By Michael Pritchard, with commentary from Jess Phillips

On his finger, like a sun,
our heavy inheritance burns.
One pat can crack a young backbone.

Once, on doctor’s orders, he slipped it
with soap and pulled
elbows out until it gave
and shot the plaster with gold.

‘When I’m gone son, it’ll be your turn to wear.’

On my palm it lurched like a boulder.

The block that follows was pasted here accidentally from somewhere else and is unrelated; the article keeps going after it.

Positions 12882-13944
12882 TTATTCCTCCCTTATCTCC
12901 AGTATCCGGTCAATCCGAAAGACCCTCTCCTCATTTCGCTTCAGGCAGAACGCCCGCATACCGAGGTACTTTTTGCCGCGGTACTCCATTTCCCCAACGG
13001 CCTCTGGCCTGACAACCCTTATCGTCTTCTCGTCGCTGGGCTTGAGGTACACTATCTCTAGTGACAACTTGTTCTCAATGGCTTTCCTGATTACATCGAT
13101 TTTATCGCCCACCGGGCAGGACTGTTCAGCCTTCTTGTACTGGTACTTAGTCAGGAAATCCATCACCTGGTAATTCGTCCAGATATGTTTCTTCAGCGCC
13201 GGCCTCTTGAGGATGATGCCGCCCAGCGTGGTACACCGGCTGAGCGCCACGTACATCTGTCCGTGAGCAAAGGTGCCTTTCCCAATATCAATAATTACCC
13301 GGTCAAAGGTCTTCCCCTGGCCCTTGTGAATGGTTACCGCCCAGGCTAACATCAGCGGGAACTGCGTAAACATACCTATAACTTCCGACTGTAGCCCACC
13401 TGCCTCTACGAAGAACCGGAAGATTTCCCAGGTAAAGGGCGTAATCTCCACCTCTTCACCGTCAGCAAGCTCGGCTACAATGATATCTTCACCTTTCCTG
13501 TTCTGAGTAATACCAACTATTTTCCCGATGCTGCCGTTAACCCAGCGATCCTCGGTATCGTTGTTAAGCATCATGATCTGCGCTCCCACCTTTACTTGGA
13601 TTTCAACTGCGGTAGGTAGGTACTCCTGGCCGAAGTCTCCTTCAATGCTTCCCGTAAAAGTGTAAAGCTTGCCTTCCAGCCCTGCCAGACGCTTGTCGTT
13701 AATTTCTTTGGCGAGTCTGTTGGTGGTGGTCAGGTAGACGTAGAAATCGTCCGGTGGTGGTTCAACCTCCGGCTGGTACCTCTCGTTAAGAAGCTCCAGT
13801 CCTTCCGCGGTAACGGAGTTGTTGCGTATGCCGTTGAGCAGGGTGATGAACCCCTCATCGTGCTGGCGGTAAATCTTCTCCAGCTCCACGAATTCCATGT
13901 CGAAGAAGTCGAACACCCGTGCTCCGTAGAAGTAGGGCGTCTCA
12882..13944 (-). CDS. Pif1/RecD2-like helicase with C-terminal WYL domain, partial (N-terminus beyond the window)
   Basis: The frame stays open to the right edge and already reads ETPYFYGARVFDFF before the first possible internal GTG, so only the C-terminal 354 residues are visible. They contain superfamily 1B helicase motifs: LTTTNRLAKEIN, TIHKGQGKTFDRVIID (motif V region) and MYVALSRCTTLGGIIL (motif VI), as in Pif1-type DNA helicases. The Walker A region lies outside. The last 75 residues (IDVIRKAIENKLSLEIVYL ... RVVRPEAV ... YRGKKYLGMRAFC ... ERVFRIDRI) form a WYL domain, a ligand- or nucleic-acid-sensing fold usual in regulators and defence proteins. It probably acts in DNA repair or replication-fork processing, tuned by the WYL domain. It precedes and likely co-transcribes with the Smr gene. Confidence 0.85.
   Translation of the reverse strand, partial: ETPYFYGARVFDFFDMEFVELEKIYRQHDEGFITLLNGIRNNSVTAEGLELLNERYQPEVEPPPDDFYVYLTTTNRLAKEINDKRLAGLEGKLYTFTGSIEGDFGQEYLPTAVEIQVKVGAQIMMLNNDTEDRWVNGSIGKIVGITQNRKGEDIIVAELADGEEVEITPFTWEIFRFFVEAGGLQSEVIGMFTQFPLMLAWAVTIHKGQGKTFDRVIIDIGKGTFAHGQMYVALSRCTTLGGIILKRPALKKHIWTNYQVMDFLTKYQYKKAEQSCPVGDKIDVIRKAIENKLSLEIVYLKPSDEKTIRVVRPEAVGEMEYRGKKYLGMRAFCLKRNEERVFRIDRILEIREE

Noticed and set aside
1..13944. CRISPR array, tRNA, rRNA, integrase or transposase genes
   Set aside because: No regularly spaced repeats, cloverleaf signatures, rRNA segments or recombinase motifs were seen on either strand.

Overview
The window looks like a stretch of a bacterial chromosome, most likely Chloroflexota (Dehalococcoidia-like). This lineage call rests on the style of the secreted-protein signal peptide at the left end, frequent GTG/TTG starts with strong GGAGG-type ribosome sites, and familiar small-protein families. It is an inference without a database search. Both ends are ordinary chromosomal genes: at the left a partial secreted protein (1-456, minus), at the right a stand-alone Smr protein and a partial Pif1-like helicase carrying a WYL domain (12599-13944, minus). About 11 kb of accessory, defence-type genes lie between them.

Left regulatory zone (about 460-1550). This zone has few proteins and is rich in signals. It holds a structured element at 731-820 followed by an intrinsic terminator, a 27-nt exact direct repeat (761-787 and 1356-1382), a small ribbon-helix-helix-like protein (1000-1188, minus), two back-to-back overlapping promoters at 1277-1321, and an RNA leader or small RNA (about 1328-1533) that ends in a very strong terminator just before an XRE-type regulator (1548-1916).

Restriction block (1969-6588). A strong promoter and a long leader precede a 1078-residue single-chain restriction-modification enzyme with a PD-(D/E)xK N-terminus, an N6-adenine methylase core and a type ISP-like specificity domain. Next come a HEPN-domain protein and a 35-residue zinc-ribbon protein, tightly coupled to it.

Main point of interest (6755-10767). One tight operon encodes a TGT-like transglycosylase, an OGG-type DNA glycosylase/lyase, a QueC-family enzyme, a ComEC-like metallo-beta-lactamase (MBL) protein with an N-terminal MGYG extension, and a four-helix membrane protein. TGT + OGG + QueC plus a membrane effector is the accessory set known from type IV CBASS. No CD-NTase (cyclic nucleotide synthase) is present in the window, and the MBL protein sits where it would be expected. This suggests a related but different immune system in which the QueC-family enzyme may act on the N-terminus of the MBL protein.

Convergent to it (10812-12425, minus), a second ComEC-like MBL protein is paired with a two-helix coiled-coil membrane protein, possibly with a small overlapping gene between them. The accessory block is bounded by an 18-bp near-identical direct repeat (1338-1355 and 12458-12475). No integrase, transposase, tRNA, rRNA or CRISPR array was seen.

On my finger; a loosened bolt.

I wonder if it chimed
like a lone church bell,
in the mortician’s sink
when my father’s father passed.
The saint, the spear, the
dragon – already smoothed
by his touch.


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